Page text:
How Does Formative, Written Feedback Help Students Improve Their Geographical Writing, pp. 2 of 17

For example, the generic descriptors for essay questions in the GCE ‘A’ Level paper include statements requiring answers to be “perceptive, logical and [have] strong evaluative elements” (MOE and UCLES, 2015). Furthermore, answers need to have “strong evidence of synoptic thinking where knowledge from different topics is synthesized purposefully” (ibid). Clearly, the linguistic facility needed for students to argue logically, evaluate issues perceptively, and to synthesize disparate knowledge is considerable, since all the stated cognitive tasks are, in Bloom’s Taxonomy, “higher-order” and require a certain degree of intellectual capacity for expression and comprehension. Also, these higher-order cognitive operations typically engage with concepts of space, place and interconnections within systems in the discipline of Geography, for which spatiality and variation is fundamental to the discipline.

The concern of the Geography teacher in such an educational context, would thus not merely be for his/her charges to successfully achieve learning objectives such as conceptual understanding and critical thinking ability, but also for the development and honing of their writing skills. It is no surprise that most checks for understanding and learning in the Singapore classroom are traditionally writing assignments. This is particularly pertinent in the ‘A’ Level humanities classroom, which prepares students to show critical thinking and conceptual mastery through extended discourse in the form of structured essays. Yet is the act of assigning essay questions for students to attempt, and then marking their responses and giving a grade, all there is to guiding them to success in writing? Or are there intervening pedagogies that must complement and substantiate the simple performance task of writing an essay?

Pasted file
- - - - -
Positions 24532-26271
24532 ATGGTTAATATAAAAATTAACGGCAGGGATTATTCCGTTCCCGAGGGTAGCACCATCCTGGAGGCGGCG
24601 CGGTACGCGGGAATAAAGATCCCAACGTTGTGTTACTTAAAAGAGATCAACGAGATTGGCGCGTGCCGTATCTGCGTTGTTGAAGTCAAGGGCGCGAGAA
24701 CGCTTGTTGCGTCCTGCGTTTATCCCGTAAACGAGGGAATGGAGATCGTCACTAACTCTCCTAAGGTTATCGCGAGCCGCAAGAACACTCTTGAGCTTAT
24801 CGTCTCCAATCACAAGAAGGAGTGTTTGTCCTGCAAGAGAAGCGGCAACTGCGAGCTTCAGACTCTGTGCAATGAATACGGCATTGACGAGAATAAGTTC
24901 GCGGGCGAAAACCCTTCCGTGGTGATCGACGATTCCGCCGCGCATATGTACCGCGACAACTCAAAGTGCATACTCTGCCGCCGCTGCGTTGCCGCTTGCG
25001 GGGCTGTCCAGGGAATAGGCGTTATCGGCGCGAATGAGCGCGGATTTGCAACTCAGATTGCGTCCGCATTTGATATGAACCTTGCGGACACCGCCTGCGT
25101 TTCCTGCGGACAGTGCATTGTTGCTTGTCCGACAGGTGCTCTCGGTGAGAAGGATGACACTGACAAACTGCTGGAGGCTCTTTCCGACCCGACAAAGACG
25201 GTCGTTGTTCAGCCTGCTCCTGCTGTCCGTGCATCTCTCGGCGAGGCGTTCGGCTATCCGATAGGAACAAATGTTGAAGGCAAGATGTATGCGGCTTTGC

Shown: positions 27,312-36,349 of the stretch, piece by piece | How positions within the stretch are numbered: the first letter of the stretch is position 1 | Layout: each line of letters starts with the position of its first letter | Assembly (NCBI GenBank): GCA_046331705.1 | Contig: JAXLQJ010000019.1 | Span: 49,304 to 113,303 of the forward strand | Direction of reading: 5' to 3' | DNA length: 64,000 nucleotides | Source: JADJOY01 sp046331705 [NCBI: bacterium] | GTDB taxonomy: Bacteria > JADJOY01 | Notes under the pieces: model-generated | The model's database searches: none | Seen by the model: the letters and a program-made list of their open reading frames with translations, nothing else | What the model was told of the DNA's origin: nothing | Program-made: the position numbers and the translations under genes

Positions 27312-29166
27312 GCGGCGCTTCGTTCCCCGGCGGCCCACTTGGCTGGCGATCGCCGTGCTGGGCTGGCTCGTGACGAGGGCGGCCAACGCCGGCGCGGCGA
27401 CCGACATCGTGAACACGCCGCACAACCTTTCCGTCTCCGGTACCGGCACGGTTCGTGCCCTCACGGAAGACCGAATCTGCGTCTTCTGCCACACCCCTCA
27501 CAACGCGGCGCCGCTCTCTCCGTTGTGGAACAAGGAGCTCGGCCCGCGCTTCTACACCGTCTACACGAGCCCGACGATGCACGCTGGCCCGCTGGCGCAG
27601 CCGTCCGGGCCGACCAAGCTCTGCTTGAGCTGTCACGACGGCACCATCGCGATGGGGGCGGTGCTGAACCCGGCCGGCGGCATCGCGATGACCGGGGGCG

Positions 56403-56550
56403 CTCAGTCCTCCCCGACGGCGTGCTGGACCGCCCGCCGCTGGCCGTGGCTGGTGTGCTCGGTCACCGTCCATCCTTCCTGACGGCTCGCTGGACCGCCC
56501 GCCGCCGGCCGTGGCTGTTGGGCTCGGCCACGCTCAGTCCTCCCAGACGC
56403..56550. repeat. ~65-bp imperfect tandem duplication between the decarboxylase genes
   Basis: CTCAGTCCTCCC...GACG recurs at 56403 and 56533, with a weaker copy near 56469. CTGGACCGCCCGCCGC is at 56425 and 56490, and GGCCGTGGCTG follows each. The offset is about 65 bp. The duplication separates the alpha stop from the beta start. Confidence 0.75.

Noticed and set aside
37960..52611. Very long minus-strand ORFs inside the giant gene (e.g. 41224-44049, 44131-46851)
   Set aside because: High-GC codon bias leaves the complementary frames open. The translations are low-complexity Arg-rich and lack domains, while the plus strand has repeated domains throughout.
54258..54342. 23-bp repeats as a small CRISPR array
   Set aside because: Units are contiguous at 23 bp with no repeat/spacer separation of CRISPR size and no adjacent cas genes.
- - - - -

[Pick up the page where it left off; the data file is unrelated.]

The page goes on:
In addressing the issue of improving writing, Leydon et al. (2014) point out that the use of clear instruction, effective feedback, and opportunities for revision are key to written assignments as a means of formative assessment for the improvement of writing, and this is also affirmed by the literature on geographical writing in a variety of cultural contexts and levels (Kennedy-Kalafatis and Carleton 1996; Manzo, 2002; Heyman, 2004).

The compelling emphasis on writing as a fundamental skill, and as a pedagogical tool, in the teaching and learning of geography demonstrated in the literature is the basis for the direction of our action research. In essence, our action research investigates this research question:

“How does formative, written feedback help students improve their geographical writing?”

The investigation is primarily centred on analysing the nature and effectiveness of a possible pedagogical intervention for developing writing through formative feedback, and then reflecting on the broader implications of the findings on our understanding of formative feedback.

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An Inspiring Quote

"[Open-mindedness] includes an active desire to listen to more sides than one; to give heed to facts from whatever source they come; to give full attention to alternative possibilities; to recognize the possibility of error even in the beliefs that are dearest to us."

~ John Dewey, How We Think

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